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I have a signed value e.g. -7368817 when I cast it to byte it will be something like: -113 I convert it to unsigned byte bye & 0xff and it will be something like 143 now I manipulate this byte value and after that I want to whole way back! to get the signed integer of the new byte. :)

Update

The whole story:

I have an image which is 8-bit depth and gray scale! it means that all pixels are presented using 1 byte

BufferedImage image = ImageIO.read(new File("my_grayscal_8bit_photo.jpg"));

int intPixel = image.getRGB(1, 1);

now I need some bit manipulation in this pixel but since it is int I must convert it to byte first:

byte bytePixel = (byte) intPixel;

and to make it unsigned:

int intPixel2 = bytePixel & 0xff;

now I do my bit manipulation and want to convert it to int and do:

image.setRGB(1, 1, neworiginalint);
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I assume you are aware that java doesn't have unsigned types (apart from char) –  Bozho Apr 20 '11 at 8:02
    
And that a byte can only hold 256 values i.e. 2^8 as its 8-bit. IMHO you can use byte as unsigned if you want, you just won't get much help from Java. –  Peter Lawrey Apr 20 '11 at 8:06
    
What should be the outcome of the last conversion from byte to int? As the whole value range of byte fits into int it would still be 143? What exactly do you want to do by this conversions? –  joe776 Apr 20 '11 at 8:07
    
BTW: What would be the point of having a 4-byte int if you could fit every possible value into a 1-byte byte ;) –  Peter Lawrey Apr 20 '11 at 8:10
    
I know that Java has no unsigned type, so I put the unsigned byte in an int. –  ehsun7b Apr 20 '11 at 8:25
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2 Answers 2

up vote 3 down vote accepted

The getRGB(int x, int y) method always returns an int pixel in the TYPE_INT_ARGB color model. To manually extract the red, green, blue and alpha values for the pixel you can do this:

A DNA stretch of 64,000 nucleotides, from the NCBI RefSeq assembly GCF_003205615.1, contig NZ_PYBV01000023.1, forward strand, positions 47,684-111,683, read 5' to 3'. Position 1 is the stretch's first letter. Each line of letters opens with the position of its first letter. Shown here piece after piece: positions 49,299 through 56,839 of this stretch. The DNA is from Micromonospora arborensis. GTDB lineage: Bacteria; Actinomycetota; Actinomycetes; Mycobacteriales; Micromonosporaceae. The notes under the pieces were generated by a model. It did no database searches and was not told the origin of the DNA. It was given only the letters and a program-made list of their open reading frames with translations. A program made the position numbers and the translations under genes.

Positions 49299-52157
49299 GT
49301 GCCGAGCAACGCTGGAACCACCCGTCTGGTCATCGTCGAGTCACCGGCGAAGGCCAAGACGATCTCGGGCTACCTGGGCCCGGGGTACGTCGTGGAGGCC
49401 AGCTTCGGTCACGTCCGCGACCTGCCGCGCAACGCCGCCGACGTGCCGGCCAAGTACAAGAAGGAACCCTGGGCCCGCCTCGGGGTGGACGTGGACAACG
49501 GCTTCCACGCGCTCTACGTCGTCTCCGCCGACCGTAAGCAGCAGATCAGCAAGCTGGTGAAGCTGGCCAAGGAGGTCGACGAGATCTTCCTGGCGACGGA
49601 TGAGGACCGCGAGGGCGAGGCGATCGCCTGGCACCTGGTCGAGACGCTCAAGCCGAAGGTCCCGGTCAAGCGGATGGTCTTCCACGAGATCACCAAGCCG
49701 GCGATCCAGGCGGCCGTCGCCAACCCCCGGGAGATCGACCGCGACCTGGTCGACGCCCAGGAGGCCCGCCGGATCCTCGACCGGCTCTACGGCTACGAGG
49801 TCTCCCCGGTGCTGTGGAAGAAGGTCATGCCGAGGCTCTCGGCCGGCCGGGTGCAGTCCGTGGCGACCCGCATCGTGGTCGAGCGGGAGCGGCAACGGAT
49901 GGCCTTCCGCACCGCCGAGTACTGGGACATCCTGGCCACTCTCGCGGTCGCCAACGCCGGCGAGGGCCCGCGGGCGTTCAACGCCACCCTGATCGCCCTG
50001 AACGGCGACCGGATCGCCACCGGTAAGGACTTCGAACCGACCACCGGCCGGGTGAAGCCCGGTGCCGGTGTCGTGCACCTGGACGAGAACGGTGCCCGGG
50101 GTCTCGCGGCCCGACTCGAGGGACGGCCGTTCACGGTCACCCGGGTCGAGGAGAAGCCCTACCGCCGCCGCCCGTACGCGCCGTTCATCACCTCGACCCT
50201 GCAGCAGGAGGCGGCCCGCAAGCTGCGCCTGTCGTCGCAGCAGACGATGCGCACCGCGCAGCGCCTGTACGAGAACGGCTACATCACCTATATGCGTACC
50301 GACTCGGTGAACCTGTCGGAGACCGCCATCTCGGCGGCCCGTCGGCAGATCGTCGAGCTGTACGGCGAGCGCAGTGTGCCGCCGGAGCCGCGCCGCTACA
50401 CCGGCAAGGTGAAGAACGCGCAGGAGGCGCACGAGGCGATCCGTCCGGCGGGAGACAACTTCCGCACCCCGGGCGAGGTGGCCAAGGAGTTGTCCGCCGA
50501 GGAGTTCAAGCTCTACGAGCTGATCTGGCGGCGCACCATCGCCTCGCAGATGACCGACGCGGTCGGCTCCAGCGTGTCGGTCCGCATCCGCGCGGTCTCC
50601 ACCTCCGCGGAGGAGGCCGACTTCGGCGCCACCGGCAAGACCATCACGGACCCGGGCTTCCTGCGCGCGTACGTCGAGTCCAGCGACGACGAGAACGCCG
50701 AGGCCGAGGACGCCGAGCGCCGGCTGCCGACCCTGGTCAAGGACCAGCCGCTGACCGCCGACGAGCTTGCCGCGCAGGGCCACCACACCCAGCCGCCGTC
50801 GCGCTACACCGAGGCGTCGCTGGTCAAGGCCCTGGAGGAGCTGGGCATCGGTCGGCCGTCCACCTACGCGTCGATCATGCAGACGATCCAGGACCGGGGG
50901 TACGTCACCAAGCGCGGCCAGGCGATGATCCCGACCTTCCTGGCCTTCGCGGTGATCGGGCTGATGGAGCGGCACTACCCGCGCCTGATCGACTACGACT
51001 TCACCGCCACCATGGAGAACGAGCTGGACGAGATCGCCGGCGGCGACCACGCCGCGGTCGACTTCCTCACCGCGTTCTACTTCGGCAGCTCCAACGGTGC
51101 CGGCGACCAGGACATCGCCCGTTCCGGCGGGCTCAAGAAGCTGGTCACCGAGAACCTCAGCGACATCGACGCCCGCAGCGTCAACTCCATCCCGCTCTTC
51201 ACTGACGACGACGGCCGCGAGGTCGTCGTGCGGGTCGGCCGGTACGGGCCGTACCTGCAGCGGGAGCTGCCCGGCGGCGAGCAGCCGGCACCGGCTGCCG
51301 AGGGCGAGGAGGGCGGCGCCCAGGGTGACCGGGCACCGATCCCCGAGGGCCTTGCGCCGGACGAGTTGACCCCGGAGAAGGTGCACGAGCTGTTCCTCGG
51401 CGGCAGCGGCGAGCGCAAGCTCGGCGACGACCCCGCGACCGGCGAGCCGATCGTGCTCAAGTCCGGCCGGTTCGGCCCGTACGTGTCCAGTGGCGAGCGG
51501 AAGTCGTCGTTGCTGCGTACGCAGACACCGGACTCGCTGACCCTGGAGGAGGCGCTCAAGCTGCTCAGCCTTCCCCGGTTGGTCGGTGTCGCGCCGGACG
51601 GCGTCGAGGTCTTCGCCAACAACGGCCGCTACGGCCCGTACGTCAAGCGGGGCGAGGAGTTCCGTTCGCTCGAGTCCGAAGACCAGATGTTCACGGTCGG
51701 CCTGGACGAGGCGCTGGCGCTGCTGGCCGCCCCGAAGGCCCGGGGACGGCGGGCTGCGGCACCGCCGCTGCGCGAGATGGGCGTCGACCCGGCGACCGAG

int pixel = image.getRGB(1, 1);
int a = (pixel >> 24) & 0xFF;
int r = (pixel >> 16) & 0xFF;
int g = (pixel >> 8) & 0xFF;
int b = pixel & 0xFF;

Or use the Color(int rgba, boolean hasalpha) constructor for convenience (at the cost of performance). Once you've manipulated the red, green, blue and alpha values (in the range of 0 to 255) you can recombine them back into an int for setting pixels:

int newPixel = (a << 24) | (r << 16) | (g << 8) | b;

Using the -7368817 pixel you mentioned with this code, the alpha is 255 (so no transparency) and the red, green and blue values are all 143. Since you're dealing with grayscale you could just pick any of red, green or blue to get the gray value. However on setting the pixel you're going to have set all three to maintain the grayscale since it's RGB. You could shortcut it a bit like so:

int pixel = image.getRGB(1, 1);

// extract your gray value from blue, assume red and green are same
int gray = pixel & 0xFF; 

// this method does your manipulation on the gray value, 0 to 255
gray = manipulate(gray);

// recombine back into int, preserving the original alpha
int newPixel = (pixel & 0xFF000000) | (gray << 16) | (gray << 8) | gray;

// now you can set your new pixel
image.setRGB(1, 1, nexPixel);

Basically the trick is to use int as your unsigned byte. Just make sure you keep the values from 0 to 255 and everything should work fine.

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Are you asking how to manipulate the least-significant byte in an signed int, without touching the more significant byte?
This can be done like this:

int i = -7368817; // 0xFF8F 8F8F
int b = i & 0xFF; // "signed byte", = 0x8F = 143
b += 0x2C; // your manipulation, result = 0xBB
i = (i & 0xFFFFFF00) | (b & 0xFF); // result of LSB modification = 0xFF8F8FBB

or in one step: i = (i & 0xFFFFFF00) | ((i + 0x2C) & 0xFF); if it is a simple manipulation.

If the manipulation can't ever produce an overflow, you can simply do it on the whole int:
i ^= 0x34; // i = 0xFF8F8FBB

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